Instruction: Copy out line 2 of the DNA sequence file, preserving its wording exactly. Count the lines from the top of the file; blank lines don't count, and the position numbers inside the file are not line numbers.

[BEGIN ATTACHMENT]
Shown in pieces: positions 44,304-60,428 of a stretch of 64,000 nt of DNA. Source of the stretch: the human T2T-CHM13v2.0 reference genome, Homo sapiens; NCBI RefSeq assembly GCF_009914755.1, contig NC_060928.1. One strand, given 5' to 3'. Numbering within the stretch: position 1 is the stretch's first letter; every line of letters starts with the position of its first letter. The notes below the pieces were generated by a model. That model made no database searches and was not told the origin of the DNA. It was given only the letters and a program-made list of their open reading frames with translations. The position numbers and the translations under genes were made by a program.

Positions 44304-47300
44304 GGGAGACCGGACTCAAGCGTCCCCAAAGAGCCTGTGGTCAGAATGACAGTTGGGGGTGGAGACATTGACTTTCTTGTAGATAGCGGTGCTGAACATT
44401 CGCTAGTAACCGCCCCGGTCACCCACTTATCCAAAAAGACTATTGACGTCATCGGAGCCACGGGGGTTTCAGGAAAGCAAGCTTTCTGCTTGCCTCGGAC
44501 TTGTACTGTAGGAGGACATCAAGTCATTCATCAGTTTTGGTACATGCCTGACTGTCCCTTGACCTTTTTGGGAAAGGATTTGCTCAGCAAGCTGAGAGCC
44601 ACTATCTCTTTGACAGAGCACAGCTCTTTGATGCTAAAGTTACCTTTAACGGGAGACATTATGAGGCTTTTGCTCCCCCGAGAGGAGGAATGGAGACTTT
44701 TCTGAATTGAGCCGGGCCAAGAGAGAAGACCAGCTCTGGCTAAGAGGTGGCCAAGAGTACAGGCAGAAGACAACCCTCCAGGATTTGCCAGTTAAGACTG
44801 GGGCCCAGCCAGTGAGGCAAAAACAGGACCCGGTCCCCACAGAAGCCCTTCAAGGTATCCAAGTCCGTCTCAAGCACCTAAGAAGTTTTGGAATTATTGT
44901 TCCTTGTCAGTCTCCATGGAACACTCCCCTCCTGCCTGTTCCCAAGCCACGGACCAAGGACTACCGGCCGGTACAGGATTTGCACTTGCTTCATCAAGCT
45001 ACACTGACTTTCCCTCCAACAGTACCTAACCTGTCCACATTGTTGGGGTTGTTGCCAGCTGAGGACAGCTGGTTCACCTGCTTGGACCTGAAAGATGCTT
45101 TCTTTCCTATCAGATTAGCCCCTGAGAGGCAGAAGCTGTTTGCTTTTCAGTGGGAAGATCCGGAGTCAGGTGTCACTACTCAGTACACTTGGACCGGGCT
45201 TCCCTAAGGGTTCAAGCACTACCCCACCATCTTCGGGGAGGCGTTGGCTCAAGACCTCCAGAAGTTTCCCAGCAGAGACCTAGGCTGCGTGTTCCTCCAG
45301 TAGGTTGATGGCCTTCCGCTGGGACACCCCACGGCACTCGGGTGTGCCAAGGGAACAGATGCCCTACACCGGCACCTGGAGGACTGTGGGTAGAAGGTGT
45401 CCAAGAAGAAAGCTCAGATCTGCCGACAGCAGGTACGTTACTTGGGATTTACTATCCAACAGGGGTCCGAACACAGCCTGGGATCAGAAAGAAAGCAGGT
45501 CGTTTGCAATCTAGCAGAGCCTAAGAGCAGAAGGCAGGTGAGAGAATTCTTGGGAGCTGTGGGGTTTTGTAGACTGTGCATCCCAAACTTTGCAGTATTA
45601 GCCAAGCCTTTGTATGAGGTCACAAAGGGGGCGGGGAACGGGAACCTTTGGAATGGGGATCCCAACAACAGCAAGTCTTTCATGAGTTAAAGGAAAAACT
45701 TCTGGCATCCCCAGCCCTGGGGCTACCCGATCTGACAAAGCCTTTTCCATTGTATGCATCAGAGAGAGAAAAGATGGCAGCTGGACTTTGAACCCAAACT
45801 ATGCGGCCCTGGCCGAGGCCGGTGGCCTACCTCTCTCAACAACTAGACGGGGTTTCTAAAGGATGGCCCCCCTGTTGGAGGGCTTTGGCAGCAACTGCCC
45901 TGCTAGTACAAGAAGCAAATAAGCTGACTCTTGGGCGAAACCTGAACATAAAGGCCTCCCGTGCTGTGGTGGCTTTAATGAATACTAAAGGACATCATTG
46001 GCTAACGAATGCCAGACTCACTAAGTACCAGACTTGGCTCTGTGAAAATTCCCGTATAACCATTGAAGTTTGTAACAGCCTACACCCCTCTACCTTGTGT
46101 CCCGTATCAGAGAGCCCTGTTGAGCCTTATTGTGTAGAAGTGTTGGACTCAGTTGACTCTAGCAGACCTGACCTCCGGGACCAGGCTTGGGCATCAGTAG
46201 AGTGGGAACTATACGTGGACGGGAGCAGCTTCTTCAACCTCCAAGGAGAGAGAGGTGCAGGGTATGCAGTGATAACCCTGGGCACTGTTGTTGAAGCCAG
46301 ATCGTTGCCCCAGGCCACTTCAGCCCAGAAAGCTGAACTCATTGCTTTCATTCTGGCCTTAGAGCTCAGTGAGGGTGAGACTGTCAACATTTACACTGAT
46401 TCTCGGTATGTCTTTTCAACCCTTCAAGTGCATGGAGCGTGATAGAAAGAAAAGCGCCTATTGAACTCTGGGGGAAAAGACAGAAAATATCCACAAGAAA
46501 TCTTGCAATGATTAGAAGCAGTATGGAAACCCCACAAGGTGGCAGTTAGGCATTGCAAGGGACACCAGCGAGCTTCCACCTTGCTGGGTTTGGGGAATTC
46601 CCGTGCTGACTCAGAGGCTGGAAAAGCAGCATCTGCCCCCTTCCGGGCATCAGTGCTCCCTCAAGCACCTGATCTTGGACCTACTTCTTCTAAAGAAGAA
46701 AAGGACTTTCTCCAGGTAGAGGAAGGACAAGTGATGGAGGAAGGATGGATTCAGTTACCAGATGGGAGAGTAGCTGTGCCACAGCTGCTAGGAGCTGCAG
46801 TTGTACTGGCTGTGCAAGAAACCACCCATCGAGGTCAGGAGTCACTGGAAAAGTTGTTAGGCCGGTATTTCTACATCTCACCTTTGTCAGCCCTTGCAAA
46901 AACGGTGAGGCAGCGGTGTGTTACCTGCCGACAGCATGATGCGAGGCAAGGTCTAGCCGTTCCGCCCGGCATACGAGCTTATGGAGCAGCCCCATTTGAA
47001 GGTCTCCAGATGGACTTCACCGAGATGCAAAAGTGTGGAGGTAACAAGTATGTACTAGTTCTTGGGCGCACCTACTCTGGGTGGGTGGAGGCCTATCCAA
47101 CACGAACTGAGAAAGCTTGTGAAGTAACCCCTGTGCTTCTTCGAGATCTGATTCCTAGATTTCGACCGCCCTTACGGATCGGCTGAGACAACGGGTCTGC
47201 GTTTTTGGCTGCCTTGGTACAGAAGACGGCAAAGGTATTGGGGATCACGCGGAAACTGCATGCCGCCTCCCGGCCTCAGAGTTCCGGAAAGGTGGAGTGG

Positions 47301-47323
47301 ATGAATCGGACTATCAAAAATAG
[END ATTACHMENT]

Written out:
Positions 44304-47300